Sometimes it’s just a matter of having all the pieces of the puzzle fall into place allowing one to get from point A to point B in the expected manner.  For me point A was Minneapolis Minnesota Wednesday morning and point B being Malaga Spain Friday night... with point C being a few hours at home in the Pacific North West in between just to make it interesting.  Having got my ass out of bed early enough to drop off the rental car and have breakfast at the Minneapolis airport - a fine example of an airport if there ever was one - the flight back to Seattle arrived a little bit early.   And if Northbound I-5 hadn’t of been backed up 10-miles through Seattle because of a “significant” traffic accident the puzzle pieces would have been falling into place nicely.  On the bright side I did get to drive through the new tunnel before the toll started up.  

The other challenge to keeping the logistics in line (herding cats anyone?) is to manage the dynamics of the situation.  In this case as I turned my phone back on disembarking the plane from Minnesota a message showed up from the airline of my return flight 2-weeks hence confirming the itinerary changes... wait, changes?!?!?  I didn’t make any stinking changes.  Seems like the airline in question decided I should route through Dallas and an additional too short for my luggage to possibly be transferred onto the next flight layover instead of the originally booked direct hop back to Seattle.  Now to be fair this whole trip is pretty much possible from draining various points banks and beggars shouldn’t be choosers but still, Dallas?  Just because I’m there once a month doesn’t mean I have any sort of affinity towards the place - but the Flora Street Cafe is highly recommended if anyone is looking for the ultimate expressions of new wave fusion American southwest cuisine.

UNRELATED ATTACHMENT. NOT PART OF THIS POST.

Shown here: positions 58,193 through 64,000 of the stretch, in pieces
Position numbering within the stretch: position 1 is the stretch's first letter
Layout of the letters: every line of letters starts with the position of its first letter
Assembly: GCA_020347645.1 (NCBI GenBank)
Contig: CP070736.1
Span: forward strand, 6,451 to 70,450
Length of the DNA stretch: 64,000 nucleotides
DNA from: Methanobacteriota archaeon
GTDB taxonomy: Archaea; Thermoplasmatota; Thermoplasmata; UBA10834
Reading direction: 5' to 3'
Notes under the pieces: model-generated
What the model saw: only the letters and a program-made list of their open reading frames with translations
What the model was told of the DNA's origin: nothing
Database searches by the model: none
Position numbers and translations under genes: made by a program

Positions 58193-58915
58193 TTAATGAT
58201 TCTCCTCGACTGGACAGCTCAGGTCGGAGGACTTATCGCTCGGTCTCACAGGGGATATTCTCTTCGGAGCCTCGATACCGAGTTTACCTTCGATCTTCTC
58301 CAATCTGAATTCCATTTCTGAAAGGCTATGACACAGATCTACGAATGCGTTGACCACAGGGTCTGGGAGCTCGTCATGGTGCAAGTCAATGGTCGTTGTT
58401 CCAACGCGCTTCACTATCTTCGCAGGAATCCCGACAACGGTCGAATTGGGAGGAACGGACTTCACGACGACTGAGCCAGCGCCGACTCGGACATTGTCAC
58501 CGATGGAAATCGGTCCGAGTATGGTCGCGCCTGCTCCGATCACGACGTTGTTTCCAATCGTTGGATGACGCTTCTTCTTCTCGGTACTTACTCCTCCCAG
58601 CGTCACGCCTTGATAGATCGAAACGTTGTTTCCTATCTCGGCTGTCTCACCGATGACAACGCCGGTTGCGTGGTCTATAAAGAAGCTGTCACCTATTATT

Oh ya, logistics - so now I had been encumbered with updating the shuttle reservation before departing SEA-TAC airport because my next stop is in Canada and free domestic calling is free domestic calling... oh look, craft beer.

Saturday, July 7, 2018

Change Of Plans (Part Deux) July 11-12 2018